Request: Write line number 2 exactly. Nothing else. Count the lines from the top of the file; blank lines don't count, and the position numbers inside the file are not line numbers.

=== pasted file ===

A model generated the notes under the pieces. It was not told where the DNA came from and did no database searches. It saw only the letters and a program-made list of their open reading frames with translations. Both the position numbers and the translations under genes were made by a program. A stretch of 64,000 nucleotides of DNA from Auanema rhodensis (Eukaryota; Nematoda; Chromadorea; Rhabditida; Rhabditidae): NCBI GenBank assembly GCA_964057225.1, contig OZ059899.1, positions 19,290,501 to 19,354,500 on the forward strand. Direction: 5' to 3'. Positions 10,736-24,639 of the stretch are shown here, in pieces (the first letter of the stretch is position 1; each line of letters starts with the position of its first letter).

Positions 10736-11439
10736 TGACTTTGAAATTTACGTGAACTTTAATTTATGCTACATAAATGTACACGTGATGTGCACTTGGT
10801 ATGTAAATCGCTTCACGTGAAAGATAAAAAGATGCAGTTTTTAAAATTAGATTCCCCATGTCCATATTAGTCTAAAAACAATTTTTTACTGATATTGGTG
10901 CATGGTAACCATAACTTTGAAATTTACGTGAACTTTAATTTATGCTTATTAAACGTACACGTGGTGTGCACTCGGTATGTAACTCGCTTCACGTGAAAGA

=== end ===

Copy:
Positions 10736-11439